A 28-Year Absence Gets Washed Away
The first thing that stands out is the voice: Rich and warm and instantly recognizable, it's like an instant portal to a time when "Morning Has Broken," "Peace Train" and "Wild World" provided a soundtrack to long-forgotten rites of passage. The last time Cat Stevens recorded as Cat Stevens, it was 1978 — right before Back To Earth was released, when Stevens had a near-death experience that led to his conversion to Islam. Changing his name to Yusuf Islam, he renounced rock 'n' roll altogether.
Hearing An Other Cup, his first album of pop songs in 28 years, it's easy to do a double take: Isn't that... Cat Stevens? Despite a few overzealous and sappy lyrical missteps, it's as if he hasn't missed a beat. "Heaven/Where True Love Goes" sounds like classic Stevens, a folk-pop number that draws on the strengths of 1972's Catch Bull at Four and 1974's Buddha and the Chocolate Box.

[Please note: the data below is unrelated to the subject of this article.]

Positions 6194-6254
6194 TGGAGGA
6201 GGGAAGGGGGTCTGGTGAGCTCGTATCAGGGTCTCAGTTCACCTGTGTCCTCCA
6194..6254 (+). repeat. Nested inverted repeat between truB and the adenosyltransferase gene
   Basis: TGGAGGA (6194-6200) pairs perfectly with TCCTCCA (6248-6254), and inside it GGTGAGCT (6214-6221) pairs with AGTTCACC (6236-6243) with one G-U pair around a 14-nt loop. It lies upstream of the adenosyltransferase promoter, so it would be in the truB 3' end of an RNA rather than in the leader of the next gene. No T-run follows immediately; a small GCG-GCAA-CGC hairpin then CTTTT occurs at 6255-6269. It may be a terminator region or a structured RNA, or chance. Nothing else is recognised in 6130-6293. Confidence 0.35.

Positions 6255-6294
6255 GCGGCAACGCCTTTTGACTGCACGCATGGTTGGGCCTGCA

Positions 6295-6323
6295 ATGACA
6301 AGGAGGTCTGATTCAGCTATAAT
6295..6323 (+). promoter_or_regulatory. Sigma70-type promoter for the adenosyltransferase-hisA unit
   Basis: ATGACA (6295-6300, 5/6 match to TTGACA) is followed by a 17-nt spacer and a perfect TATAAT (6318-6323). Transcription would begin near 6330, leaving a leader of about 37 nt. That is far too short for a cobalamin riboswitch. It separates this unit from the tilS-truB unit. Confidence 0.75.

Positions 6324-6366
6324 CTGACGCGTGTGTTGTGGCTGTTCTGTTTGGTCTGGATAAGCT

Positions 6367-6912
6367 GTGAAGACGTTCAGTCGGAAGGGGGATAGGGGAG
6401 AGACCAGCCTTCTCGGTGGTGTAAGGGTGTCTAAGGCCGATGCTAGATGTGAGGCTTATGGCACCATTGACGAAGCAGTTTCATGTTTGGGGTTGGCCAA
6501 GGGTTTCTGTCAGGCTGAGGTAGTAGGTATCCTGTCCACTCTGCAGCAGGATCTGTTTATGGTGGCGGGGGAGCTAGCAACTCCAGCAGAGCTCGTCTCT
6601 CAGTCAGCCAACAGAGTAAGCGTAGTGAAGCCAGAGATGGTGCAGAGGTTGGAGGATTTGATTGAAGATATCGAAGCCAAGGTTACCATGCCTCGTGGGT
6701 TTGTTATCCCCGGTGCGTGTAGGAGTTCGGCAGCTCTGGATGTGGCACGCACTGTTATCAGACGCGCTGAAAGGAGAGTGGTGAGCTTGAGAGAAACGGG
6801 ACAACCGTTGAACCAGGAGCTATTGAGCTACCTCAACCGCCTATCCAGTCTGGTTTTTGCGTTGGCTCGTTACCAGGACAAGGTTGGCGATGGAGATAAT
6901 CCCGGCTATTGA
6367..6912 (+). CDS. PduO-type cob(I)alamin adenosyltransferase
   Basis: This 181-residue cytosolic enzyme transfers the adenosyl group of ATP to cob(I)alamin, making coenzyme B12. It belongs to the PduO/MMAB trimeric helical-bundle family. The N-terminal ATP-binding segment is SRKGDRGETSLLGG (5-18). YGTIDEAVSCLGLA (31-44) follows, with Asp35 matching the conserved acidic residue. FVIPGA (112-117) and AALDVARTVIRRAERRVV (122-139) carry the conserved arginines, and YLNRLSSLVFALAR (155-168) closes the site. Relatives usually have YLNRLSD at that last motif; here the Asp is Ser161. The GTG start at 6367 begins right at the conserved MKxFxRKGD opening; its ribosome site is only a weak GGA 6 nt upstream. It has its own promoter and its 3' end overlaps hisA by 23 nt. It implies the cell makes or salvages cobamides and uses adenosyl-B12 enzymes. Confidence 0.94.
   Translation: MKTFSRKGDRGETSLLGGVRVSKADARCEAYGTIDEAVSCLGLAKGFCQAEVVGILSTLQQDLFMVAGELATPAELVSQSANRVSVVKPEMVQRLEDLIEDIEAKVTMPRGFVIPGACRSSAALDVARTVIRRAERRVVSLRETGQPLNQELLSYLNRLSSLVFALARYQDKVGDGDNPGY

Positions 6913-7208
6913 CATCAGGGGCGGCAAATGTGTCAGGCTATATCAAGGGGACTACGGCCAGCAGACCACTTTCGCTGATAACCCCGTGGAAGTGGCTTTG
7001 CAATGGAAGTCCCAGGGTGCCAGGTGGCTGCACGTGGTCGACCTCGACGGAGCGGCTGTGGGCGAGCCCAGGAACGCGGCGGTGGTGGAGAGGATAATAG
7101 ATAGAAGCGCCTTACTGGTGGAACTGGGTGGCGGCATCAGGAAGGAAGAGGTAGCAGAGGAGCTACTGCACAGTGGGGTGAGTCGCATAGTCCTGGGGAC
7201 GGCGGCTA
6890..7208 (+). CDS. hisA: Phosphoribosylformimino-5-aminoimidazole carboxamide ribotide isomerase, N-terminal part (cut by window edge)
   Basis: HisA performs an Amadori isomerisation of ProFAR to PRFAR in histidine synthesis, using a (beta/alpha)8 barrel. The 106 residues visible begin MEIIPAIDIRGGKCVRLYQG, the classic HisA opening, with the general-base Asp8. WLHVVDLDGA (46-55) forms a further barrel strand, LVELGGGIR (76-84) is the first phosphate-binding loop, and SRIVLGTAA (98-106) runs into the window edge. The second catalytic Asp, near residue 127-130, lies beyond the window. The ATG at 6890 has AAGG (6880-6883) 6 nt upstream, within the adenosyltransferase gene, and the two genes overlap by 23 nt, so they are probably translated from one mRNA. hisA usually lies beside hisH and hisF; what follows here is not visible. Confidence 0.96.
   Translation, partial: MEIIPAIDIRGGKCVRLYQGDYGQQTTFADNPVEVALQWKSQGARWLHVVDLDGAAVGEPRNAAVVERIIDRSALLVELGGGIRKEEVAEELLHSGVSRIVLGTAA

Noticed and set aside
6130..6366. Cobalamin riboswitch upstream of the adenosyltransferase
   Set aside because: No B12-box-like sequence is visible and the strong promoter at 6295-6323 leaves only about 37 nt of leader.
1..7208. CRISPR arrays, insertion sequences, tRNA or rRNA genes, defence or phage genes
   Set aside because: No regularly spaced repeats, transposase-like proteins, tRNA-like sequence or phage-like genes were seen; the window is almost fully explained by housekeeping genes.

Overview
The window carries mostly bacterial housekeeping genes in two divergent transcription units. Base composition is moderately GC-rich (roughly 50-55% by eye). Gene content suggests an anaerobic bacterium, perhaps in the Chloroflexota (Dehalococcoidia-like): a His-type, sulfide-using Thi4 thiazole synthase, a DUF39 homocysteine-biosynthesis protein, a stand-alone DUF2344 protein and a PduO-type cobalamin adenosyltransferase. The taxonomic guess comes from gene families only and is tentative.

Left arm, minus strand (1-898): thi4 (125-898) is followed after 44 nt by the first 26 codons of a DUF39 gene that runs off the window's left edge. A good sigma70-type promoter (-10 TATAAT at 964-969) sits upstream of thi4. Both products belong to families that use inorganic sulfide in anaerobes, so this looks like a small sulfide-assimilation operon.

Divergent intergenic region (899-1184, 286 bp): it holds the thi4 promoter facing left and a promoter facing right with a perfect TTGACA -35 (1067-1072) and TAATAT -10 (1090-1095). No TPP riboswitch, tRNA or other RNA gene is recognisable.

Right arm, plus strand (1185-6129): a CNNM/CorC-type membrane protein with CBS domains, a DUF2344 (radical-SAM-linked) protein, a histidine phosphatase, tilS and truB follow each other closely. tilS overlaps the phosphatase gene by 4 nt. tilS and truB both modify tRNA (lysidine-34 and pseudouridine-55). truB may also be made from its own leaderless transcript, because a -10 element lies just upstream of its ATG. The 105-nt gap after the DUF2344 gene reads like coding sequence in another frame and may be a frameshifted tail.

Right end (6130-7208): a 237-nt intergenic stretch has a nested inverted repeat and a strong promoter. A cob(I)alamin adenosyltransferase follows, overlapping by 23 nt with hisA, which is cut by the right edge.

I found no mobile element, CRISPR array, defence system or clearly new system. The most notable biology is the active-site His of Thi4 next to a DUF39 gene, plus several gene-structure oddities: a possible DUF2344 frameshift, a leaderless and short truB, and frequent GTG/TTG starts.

Irresistibly catchy, the song's chorus invites a sing-along — "I go where true love goes / I go where true love goes" — as Stevens re-establishes himself as a purveyor of sweetly upbeat secular material. He may have undergone serious transformations in his personal life, but on disc, it's forever the mid-'70s, to a surprisingly rewarding degree.
Listen to yesterday's 'Song of the Day.'
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